Two weeks after Hillary Clinton accepted the Democratic presidential nomination in Philadelphia, beaming through a hail of gigantic balloons, her campaign’s “Latinos con Hillary” program began in five cities in Virginia. One of the kickoff parties took place at Todos Supermarket in Prince William County, in a modest white room where about 40 people gathered around three tables draped in cheap blue cloth to hear a speech by Clinton’s national Latino-vote director, Lorella Praeli. When she was 2, Praeli, now 28, lost one of her legs in a car accident, but with her crutches, she commanded the room more adroitly than any of the speakers who preceded her, moving among the tables as she rallied her troops. Though the party was advertised on Facebook, most of the men and women in attendance were seasoned Democratic politicians, staff members and volunteers.
“I’m not here to make it pretty,” Praeli said. “The work ahead of us, the task and challenge ahead of us for the next what — 96 days — is huge.” She ticked through the efforts needed to register and turn out Latinos: knocking on doors, hosting phone-bank parties, convincing friends, haunting markets, teaching Spanish-speakers the how and the when and the where of voting. In her speech, the job sounded herculean. Near the end of her pitch, she asked everyone to stand and feel the energy in the room while they said, in Spanish, “We will be the difference.”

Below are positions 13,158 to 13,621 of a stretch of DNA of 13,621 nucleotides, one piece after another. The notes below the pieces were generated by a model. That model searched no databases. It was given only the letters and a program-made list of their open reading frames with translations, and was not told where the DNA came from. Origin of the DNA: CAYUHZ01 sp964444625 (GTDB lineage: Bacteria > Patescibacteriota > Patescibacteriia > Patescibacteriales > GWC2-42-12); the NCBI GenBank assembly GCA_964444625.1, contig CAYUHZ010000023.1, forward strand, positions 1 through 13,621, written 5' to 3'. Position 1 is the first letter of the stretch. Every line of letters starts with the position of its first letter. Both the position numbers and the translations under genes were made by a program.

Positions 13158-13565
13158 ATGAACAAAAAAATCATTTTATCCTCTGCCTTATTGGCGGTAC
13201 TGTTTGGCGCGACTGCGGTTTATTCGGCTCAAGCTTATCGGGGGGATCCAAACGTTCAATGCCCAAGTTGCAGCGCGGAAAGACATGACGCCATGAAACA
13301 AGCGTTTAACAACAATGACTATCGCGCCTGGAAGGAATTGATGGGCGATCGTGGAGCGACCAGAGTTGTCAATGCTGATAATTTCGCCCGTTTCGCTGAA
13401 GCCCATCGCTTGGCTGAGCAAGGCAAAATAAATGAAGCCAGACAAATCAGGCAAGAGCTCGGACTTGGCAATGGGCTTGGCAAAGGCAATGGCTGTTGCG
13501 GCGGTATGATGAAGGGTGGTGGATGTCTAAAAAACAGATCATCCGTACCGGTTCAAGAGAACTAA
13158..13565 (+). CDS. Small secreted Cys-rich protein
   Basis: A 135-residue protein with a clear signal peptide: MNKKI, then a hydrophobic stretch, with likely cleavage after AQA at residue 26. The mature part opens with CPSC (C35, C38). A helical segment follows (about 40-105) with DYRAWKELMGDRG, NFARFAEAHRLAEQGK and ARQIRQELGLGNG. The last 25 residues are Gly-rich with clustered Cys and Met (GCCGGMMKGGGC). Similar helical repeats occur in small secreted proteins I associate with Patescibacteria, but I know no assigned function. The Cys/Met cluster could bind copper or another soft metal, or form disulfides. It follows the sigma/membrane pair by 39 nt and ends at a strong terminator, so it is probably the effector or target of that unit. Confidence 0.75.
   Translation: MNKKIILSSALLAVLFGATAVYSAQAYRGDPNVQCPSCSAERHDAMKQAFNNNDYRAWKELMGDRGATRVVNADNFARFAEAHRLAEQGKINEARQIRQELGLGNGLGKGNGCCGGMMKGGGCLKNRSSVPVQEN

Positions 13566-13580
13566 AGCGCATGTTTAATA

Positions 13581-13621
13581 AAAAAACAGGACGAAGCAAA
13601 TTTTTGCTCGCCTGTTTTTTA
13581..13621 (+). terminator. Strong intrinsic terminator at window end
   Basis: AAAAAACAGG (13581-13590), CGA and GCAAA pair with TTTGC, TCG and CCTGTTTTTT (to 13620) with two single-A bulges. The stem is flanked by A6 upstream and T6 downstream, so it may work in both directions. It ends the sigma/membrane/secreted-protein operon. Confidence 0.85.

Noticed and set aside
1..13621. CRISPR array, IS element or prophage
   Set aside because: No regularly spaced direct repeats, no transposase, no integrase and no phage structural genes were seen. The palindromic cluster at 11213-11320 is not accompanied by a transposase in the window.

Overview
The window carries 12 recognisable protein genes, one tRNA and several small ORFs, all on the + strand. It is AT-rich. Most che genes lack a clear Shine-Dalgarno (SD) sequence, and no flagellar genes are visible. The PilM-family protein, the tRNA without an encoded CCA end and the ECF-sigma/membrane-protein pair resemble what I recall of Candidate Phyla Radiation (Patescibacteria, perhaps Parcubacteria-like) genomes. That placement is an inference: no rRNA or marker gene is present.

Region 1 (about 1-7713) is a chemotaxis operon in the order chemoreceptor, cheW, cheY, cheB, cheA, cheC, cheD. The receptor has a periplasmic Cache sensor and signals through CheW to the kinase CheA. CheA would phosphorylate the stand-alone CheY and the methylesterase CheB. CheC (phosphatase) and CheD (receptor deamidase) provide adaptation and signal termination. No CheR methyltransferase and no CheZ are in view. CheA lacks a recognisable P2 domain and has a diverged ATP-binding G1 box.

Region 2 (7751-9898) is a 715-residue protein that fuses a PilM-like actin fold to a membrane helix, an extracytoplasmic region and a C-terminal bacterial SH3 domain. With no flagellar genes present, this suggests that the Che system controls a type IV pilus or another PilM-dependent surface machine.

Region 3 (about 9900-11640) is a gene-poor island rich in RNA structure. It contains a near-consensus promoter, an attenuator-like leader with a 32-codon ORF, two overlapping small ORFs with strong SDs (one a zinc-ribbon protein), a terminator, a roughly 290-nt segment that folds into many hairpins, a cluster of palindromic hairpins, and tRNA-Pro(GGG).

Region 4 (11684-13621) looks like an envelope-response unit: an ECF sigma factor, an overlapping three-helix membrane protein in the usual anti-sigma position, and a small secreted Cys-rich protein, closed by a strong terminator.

“I want you to say it and to believe it,” Praeli instructed. “I want you to say it and to commit yourself.” She smiled, but these were marching orders. “If we don’t believe it, other people won’t believe,” Praeli said in Spanish. “If we don’t believe it in this room, we won’t be the difference in November.”
Latinos have been hearing that they will be the difference for decades. In Spanish-language media this year, the rhetoric around the election has often gone so far as to imply that Latinos will decide the result on their own. Telemundo’s election coverage runs under the slogan “Yo Decido,” “I Decide.” The Univision news anchor Jorge Ramos told The Times last year that “the new rule in American politics is that no one can make it to the White House without the Hispanic vote.”
It’s true enough that 800,000 Latinos turn 18 every year, and both parties burn millions of dollars trying to woo Hispanic voters. This year, 27 million will be eligible to vote. But the idea of a fearsome Latino political power remains more myth than reality. Journalists have been writing about the so-called “sleeping giant” of Hispanic voters since at least the 1970s, but the fact is that voter turnout among Latinos remains dismal. It can run almost 20 percentage points lower than that of African-Americans and non-Hispanic whites. Exactly the same percentage of eligible Latinos, 48 percent, showed up for Romney versus Obama in 2012 as turned out for Bush versus Dukakis in 1988. While the raw number of Latino ballots cast has tripled since 1998, so has the number of Latino citizens who don’t vote. Only once in the past 28 years, during the 1992 match among George H.W. Bush, Bill Clinton and Ross Perot that spurred a jump in overall turnout, has Latino turnout exceeded 50 percent. More often than not, “Yo Decido” to stay home.